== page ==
Alberger process

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The Alberger process is a method of producing salt.

It involves mechanical evaporation and uses an open evaporating pan and steam energy. This results in a three-dimensional "cup-shaped" flake salt, which has low bulk density, high solubility and good adhesiveness. The extremely low bulk density makes the salt highly prized in the fast-food industry due to its lower sodium content and stronger flavor for a given volume.[1][A]

Cargill operates a plant in St. Clair in the Thumb of Michigan that is the only plant in the U.S.A. that makes such salt.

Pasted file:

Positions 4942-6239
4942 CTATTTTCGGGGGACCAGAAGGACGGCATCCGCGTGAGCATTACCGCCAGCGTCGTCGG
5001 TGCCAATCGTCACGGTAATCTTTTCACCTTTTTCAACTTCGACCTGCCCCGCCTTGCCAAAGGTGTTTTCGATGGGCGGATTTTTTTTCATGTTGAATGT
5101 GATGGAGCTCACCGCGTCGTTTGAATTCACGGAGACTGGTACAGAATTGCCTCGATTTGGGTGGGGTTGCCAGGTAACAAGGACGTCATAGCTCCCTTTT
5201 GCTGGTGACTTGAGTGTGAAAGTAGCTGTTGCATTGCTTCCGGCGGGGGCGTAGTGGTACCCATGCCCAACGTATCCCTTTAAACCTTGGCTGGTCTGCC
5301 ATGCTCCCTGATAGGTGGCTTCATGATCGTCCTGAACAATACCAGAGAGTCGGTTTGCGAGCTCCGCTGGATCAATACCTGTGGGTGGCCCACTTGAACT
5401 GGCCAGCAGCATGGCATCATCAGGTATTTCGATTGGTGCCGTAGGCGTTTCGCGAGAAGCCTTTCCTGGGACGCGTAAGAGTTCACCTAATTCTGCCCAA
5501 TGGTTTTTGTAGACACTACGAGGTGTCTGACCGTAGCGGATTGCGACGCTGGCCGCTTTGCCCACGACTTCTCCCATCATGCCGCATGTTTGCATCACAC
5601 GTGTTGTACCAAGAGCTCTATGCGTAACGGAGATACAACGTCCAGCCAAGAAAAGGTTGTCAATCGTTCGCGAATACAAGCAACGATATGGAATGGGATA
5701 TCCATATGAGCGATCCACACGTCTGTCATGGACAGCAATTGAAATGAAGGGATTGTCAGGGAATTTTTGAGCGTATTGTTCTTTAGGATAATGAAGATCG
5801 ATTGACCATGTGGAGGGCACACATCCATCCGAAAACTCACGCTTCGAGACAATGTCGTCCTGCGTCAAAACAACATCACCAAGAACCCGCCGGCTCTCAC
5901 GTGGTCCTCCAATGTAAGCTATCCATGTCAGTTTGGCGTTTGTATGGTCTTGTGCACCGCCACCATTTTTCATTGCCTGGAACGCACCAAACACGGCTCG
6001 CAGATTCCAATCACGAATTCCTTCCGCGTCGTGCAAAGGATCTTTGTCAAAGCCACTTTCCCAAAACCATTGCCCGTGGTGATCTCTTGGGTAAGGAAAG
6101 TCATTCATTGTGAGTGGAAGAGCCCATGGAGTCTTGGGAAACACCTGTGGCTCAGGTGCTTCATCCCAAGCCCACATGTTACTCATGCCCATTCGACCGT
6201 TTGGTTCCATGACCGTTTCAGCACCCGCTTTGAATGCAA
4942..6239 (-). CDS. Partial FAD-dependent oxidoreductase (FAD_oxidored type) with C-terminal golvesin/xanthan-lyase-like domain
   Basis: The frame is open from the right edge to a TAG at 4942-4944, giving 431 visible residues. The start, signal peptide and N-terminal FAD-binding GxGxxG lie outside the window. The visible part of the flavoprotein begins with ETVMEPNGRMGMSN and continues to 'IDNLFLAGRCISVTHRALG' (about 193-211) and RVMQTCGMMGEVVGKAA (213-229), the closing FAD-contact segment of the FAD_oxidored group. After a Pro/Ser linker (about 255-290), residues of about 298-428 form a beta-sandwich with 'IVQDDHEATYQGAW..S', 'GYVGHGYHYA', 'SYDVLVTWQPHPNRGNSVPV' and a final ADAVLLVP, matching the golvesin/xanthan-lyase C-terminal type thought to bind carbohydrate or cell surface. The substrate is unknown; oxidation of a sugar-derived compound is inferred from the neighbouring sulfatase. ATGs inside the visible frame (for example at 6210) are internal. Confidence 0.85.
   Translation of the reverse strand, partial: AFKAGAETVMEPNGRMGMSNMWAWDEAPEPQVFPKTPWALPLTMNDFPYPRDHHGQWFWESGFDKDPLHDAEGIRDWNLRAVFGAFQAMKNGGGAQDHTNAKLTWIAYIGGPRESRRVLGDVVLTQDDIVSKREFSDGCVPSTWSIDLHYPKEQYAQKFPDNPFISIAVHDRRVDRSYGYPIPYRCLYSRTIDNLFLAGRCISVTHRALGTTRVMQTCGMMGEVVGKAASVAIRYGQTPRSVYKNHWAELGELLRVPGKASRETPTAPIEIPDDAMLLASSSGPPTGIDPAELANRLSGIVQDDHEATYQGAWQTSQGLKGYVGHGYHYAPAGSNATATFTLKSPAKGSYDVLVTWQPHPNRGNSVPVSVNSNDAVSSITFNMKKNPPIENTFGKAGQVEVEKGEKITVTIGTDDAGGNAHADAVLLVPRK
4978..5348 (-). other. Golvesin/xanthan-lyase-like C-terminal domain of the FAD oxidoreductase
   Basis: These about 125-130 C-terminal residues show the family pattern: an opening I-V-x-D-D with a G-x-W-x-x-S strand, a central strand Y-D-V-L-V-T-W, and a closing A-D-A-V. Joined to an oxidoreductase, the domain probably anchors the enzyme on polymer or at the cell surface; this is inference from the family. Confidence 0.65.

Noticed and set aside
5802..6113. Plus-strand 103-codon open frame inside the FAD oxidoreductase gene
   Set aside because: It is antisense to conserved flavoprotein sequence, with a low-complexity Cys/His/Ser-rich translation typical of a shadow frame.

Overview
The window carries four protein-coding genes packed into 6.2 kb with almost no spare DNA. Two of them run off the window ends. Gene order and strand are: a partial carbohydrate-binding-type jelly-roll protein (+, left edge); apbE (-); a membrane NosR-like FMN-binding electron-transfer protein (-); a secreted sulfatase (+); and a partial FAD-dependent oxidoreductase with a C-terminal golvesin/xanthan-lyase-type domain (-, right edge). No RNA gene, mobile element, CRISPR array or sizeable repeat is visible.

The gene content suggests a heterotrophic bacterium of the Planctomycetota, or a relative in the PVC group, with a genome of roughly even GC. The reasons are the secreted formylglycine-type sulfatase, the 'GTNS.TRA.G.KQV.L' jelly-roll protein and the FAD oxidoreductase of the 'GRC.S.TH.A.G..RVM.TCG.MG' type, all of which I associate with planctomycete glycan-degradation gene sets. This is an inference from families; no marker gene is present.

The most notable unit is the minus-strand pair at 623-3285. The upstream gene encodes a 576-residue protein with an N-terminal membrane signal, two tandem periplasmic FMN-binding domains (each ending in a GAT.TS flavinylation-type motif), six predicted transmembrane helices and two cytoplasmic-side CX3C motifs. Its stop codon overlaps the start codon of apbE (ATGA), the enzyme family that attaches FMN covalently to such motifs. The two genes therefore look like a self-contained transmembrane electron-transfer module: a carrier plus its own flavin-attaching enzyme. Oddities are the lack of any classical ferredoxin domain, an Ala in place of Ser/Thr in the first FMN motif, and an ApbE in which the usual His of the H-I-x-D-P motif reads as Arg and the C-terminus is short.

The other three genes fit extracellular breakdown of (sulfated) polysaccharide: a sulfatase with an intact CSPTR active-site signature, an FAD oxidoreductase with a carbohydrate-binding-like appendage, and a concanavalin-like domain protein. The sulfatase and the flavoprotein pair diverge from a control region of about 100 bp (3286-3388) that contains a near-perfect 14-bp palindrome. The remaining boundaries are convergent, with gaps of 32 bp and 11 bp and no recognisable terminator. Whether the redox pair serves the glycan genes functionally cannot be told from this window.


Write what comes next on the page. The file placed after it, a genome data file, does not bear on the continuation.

The method was patented by Charles L. Weil on June 8, 1915.[3]

References[edit]

Notes[edit]

  1. ^ According to the Encyclopædia Britannica, "it is a mixture of the grainer-type flake and the flake grown on seed crystals. About 3,000 pounds of steam are required to produce one ton of salt"[2]

Citations[edit]

  1. ^ "Alberger® Brand Flake Salts: It's the Shape that Makes it Great". Cargill. Retrieved November 7, 2014. 
  2. ^ Encyclopædia Britannica's entry for Alberger process
  3. ^ European Patent Office: US 1141999 . For original patent drawings and description of the process see: Original document. Retrieved 28 May 2011.